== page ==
Charles Johnson’s son in real life was proprietor of a used car emporium. I was no match for him. While the ancient and foreign portion of the library was impressive, from my viewpoint something over half of the overall value was still present. Yet I ended up paying an amount equal to what I had agreed to earlier for the entire library! A few days later I drove a truck to Long Beach and produced several hundred $100 bills in exchange for the library. I had managed to come up with part of the amount but my brother had graciously agreed to lend me the remainder.
Witnessing a new market coming into being
Gulp! I had paid far more for Charles M. Johnson’s American numismatic library than was warranted by prevailing prices. But there was a new spirit in the air! Serious numismatists from all over the country were clamoring for classic numismatic works. Prices were marked up substantially yet the books flew out the door. Within a month I had repaid my brother. It was the start of a new market, one that culminated in the June 1981 Lee-Champa-Essex Institute auction which set new records for desirable numismatic works across the board. Years later, the topic of the loan came up with my brother and I mentioned that I had added ten $100 bills to the 250 that I had returned to him in a plain envelope. He was surprised. He had never opened the envelope before it went back into his safety deposit box.
The Johnson library was the third substantial numismatic library that I had the good fortune to buy during the 1977-1980 period. Perhaps a future article will discuss acquisition of the Floyd Hazelwood and Bill Castenholz libraries in 1977 and 1978. Both were notable though the Johnson library was the most important library that I ever acquired in terms of the impact that it had in the acceleration of interest in classic American numismatic works.
Some unexpected surprises
A few additional aspects of the purchase may prove of interest. A large cardboard box of miscellaneous Stack’s auction sales had been found at the last minute in the Johnson garage and was included in the deal. What a mixed blessing they were! Most of the library had already been unpacked and arranged on shelves in our 1100 square foot office in Mission Viejo. Then, while lifting the cardboard carton containing the Stack’s catalogues, the bottom of the box collapsed and, instantly, thousands of silverfish scurried across the warehouse floor in search of sustenance and darkness. It required several visits over several months by the friendly local pest control company before they were finally vanquished.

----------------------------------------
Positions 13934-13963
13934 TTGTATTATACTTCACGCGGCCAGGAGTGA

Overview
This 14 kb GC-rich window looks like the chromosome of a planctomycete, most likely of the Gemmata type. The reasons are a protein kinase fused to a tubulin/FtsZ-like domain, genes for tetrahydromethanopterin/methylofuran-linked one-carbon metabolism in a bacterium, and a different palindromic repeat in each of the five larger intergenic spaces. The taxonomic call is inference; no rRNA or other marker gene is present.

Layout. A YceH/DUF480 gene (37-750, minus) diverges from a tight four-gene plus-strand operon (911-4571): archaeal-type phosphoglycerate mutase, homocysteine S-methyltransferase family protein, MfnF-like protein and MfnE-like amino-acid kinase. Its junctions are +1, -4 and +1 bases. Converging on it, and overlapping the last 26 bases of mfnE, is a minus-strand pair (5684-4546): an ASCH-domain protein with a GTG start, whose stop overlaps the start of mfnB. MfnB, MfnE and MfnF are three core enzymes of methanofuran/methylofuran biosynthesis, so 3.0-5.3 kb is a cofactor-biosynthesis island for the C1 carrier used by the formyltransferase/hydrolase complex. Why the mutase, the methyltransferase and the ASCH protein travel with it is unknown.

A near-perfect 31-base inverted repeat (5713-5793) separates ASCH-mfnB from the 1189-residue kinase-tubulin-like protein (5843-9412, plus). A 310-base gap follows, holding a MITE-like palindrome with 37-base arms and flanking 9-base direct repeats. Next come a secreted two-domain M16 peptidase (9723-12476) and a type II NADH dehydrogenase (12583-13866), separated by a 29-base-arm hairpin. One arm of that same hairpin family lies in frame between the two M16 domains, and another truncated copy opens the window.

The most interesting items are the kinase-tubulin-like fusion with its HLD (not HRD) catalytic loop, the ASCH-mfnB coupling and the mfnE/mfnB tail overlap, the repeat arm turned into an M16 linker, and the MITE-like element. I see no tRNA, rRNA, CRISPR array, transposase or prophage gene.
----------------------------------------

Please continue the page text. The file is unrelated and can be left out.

The plan expressed at the time was to drive later on the day of the transaction to Jonathans in Inglewood, California, the premier purveyor of gold bullion coins at the time, to trade cash for Krugerrands. Gold bullion was approaching its zenith and I have wondered, after the gold market crashed and since, if the plan was actually implemented and, if so, what happened to the gold disks involved.
A few days after acquiring the library, a telephone caller inquired about an original edition of A.W. Browning’s rare 1925 work on quarter dollars. Yes, we just happened to have one in stock. After taking it off the shelf and looking at it briefly I was able to confirm that, yes, it was complete and in nice condition. Anxious to generate sales, a price was soon agreed to and upon looking at it more closely after the call I discovered that it was a presentation copy, signed by the author and inscribed to B. Max Mehl! I was a bit more careful after that.
This text was first published in The Asylum, Vol. 31 No. 2 (April-June 2013).